By GRANT SCHULTE
LINCOLN, Neb. (AP) - Death penalty opponents are joining forces to oppose a ballot campaign that could reinstate capital punishment in Nebraska, the new coalition announced Thursday.
Nebraskans for Public Safety said it will advocate for “smart alternatives” to the death penalty and argue to the public that the punishment abolished by lawmakers is broken beyond repair.
The group formed in response to another coalition, Nebraskans for the Death Penalty, which launched a petition drive to put capital punishment on the ballot in 2016. In a landmark vote last month, Nebraska lawmakers overrode Gov. Pete Ricketts’ veto and repealed the death penalty.
The Nebraskans for Public Safety coalition includes religious and conservative leaders and a retired Sarpy County judge. Participating organizations include Nebraskans for Alternatives to the Death Penalty, the Nebraska Innocence Project, the ACLU of Nebraska and the Nebraska Criminal Defense Attorneys Association.
Retired Sarpy County District Judge Ronald Reagan said he supported the effort as a fiscal conservative. Reagan also sat on the three-judge panel that sentenced former Nebraska inmate John Joubert to death; Joubert was executed in 1996.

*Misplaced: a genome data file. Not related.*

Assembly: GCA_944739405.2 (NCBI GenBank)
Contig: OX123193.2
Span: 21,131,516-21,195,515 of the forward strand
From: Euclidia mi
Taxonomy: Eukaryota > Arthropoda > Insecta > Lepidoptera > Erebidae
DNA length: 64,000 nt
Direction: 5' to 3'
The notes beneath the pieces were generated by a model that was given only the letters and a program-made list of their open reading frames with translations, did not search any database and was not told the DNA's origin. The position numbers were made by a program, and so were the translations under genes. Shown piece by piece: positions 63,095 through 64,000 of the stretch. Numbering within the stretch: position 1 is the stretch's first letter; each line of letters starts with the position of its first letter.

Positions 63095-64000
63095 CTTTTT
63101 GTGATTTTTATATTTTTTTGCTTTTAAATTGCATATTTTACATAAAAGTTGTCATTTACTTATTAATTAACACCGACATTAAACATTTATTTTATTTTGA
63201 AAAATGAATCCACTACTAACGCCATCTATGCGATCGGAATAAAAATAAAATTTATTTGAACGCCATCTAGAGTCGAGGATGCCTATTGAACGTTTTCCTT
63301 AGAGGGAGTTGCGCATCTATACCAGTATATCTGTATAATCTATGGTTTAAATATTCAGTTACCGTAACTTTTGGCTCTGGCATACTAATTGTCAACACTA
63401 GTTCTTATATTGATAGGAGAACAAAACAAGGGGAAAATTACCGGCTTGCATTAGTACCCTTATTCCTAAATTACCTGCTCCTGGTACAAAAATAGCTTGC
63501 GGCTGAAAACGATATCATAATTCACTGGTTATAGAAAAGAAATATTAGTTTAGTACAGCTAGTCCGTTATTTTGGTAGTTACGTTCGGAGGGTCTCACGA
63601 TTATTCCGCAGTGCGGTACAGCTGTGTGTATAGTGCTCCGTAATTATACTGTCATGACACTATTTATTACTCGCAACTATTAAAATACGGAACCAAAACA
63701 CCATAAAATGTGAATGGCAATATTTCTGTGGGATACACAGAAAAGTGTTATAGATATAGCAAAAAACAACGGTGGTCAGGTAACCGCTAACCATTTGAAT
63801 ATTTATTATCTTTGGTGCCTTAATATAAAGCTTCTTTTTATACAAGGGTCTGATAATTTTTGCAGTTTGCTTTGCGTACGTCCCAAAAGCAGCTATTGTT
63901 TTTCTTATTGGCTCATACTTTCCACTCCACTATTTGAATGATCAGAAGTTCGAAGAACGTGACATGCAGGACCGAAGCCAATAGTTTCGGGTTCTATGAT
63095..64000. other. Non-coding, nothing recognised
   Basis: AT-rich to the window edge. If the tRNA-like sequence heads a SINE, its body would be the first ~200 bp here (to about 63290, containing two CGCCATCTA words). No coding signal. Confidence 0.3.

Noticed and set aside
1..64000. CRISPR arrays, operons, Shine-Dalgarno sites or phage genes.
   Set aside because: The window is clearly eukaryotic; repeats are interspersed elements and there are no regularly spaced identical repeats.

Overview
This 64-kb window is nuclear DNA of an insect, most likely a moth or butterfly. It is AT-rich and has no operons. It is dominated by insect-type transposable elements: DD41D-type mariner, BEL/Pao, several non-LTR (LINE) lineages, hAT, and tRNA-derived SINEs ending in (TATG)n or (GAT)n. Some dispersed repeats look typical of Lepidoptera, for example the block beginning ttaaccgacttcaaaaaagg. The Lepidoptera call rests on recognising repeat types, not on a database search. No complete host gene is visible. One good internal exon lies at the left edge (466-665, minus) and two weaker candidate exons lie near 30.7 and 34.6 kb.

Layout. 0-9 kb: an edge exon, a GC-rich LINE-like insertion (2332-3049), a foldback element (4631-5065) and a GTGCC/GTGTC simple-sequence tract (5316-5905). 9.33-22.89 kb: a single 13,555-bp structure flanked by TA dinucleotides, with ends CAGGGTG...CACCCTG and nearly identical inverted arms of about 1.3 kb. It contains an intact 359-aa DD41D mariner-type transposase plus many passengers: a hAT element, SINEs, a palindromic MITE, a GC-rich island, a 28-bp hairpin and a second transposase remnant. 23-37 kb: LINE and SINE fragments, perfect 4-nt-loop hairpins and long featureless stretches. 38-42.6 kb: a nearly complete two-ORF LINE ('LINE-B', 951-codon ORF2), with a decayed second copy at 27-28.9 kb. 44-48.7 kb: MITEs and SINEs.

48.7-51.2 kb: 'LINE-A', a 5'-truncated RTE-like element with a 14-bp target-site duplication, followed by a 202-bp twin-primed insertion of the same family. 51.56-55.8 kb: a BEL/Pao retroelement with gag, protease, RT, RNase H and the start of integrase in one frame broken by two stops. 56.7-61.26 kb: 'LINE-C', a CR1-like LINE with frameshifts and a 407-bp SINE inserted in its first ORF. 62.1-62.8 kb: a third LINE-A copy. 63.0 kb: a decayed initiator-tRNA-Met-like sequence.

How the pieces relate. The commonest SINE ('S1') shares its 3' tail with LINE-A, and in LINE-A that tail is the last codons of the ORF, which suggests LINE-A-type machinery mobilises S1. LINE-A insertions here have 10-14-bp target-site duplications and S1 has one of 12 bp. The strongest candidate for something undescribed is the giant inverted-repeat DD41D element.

“I know firsthand the death penalty is broken and beyond repair,” Reagan said in a statement. “It is, quite simply, a state-sanctioned revenge which has no deterrent effect and no place in a civilized society. Keeping it in Nebraska law will not lower the murder rate nor furnish any protection to our law officers.”
Bryan Baumgart, the immediate past chair of the Douglas County Republicans, said the death penalty represents a failed government program because of the state’s inability to carry out an execution since 1997.
He also pointed to the support from Republican state senators who sided with Democrats to make the repeal possible. Nebraska’s vote made it the first conservative-leaning state to end capital punishment since North Dakota in 1973.
“Many Nebraskans are appalled by efforts to undo the conservative-backed repeal of the death penalty,” Baumgart said.
The Rev. Lauren Ekdahl of Scottsbluff, a faith leader with a long history of advocating for the repeal, said Nebraskans should decline to sign the petitions as a matter of conscience.
“Every citizen of the state of Nebraska has a stake in this referendum campaign and has a clear choice before them,” she said.
Danielle Conrad, executive director of ACLU Nebraska, said the public debate should focus on issues other than the death penalty, such education, taxes and the economy.
“It is time for our state to move forward in a positive manner and to focus on the future of Nebraska,” she said.
Nebraskans for the Death Penalty has to gather roughly 57,000 signatures of registered voters by Aug. 27 to place the law on the ballot, and 115,000 to suspend the law before voters decide the question. They also must gather signatures from at least 5 percent of the registered voters in 38 of Nebraska’s 93 counties.